Don't do this - but watch it and be amazed. The dangerous art of Wingsuit Video.

Written by David Shapton

Jhonathan Florez and Jeb corlissJhonathan Florez and Jeb Corliss wingsuit dive

Don't do this at home, folks. It's dangerous. You won't need us to tell you that when you've watched this

As a pretty resolute non-sports person, it's easy to look at action footage and be bored by it. Especially if it's not perfect, which it rarely is.

But just occasionally you see something that totally justifies the concept of a sports action camera that shoots high quality pictures. Because sometimes, you're taken somewhere that you would never normally be able to go. And one such place is anywhere with a wingsuit, and a multi-thousand feet drop.

The thing about wingsuits is that they look fantastic. It's just like flying. Freedom. Aerial bliss. Tranquility.

Well that's what it looks like, but the reality is very different. What you don't always see is that the rate of decent is terrifying. These guys are not flying at all: they're dropping like a stone at a slight angle. The biggest challenge is to avoid objects below you as you plummet near vertically to a landing point some horizontal distance away.

Incredibly, the wingsuit flyers frequently calculate exactly how close they can fly to trees, roofs and rocks to enhance the thrill. Sometimes it goes horribly wrong as the recent death of Dean Potter in Yosemite national park has tragically illustrated.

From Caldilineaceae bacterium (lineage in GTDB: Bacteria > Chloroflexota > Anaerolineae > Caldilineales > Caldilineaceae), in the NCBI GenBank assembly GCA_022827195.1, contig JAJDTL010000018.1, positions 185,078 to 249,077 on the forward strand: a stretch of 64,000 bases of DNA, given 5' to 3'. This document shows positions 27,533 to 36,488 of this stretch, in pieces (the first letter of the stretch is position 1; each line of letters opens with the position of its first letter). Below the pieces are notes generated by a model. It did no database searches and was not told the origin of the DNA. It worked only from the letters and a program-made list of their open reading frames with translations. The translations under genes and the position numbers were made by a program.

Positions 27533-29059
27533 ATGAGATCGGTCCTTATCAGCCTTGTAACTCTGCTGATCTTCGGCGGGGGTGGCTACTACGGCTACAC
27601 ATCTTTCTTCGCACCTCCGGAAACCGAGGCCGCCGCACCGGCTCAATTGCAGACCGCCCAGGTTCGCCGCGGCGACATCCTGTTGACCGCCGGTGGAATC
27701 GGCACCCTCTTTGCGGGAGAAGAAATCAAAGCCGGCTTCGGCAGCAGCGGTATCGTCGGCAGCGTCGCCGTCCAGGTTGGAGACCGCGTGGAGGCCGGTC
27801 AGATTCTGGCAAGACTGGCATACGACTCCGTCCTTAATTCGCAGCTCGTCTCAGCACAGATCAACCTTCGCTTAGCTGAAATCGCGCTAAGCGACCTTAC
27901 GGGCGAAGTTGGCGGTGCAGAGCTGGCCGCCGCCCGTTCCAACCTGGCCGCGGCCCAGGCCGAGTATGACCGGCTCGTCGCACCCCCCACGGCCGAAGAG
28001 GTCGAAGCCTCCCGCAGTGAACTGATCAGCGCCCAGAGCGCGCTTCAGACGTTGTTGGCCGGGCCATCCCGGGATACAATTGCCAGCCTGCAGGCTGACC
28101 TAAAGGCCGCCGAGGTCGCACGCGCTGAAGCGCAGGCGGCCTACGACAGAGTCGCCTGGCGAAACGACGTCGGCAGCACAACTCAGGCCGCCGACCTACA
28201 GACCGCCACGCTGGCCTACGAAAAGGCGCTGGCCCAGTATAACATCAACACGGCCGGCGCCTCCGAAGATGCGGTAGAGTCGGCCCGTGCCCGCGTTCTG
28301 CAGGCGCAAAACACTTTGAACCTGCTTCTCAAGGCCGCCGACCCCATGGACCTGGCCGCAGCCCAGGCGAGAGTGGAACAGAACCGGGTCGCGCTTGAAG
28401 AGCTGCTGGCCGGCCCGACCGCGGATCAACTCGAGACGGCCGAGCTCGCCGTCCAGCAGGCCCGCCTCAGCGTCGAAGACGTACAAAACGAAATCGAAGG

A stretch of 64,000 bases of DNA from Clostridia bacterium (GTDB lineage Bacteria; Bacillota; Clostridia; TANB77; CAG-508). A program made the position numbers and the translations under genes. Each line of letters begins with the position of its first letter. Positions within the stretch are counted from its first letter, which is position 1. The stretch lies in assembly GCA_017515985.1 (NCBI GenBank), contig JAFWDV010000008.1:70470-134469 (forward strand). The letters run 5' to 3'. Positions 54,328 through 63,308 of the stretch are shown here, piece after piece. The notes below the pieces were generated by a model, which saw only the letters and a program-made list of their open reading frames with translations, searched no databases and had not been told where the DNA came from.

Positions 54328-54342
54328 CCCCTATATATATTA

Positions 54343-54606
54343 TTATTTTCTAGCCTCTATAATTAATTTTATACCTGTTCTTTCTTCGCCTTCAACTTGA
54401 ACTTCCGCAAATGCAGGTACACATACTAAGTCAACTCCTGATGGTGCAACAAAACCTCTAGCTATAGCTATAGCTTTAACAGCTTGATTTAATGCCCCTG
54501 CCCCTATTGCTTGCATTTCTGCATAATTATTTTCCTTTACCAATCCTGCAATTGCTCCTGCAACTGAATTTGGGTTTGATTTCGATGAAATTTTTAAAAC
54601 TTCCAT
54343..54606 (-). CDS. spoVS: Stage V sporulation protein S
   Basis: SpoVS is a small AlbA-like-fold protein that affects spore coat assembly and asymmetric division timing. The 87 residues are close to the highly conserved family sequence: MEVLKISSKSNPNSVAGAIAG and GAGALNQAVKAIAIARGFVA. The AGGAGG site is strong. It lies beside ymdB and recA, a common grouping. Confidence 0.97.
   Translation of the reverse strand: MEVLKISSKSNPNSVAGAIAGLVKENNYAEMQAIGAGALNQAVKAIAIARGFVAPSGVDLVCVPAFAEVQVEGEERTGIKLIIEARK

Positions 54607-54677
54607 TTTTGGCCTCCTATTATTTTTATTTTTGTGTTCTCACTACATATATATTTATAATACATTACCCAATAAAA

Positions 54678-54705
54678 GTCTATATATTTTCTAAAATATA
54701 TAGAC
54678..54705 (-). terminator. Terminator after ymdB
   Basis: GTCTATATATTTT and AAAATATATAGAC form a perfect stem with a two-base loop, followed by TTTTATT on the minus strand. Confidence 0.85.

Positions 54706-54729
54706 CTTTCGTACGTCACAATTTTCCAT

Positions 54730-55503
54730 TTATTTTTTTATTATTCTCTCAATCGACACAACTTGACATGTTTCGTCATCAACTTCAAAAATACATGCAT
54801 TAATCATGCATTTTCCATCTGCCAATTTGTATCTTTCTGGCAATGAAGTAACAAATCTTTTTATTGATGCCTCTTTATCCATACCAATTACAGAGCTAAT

For the bystanders, we're now in an incredibly privileged position where we can virtually travel with the wingsuiters on their dives. This clip from Jhonathan Florez (filming with a GoPro) and Jeb Corliss is the best example we've seen.

This is only available in 720p and you wish it was more, but even so: set YouTube to HD, sit as close as you can to the screen, and just be amazed - and relieved that the two guys that made this survived the attempt!

 

Tags: Production

Comments

Related Articles

2 August, 2020

This is how the first DV cameras changed video production forever

The 1980s were the decade when video began to encroach on film – certainly for TV, if not for cinema. The 1990s was the decade when digital cameras...

Read Story

1 August, 2020

This is one of the biggest influencers on modern video you might not have heard of

If you’ve started using cameras in the last few years you might not be aware of just how far cameras have come. For some time one of the go-to...

Read Story

31 July, 2020

Why do we keep thinking in 35mm for focal lengths?

Replay: Do we really need to keep using 35mm as our baseline for focal lengths, or is there a much better way?

Read Story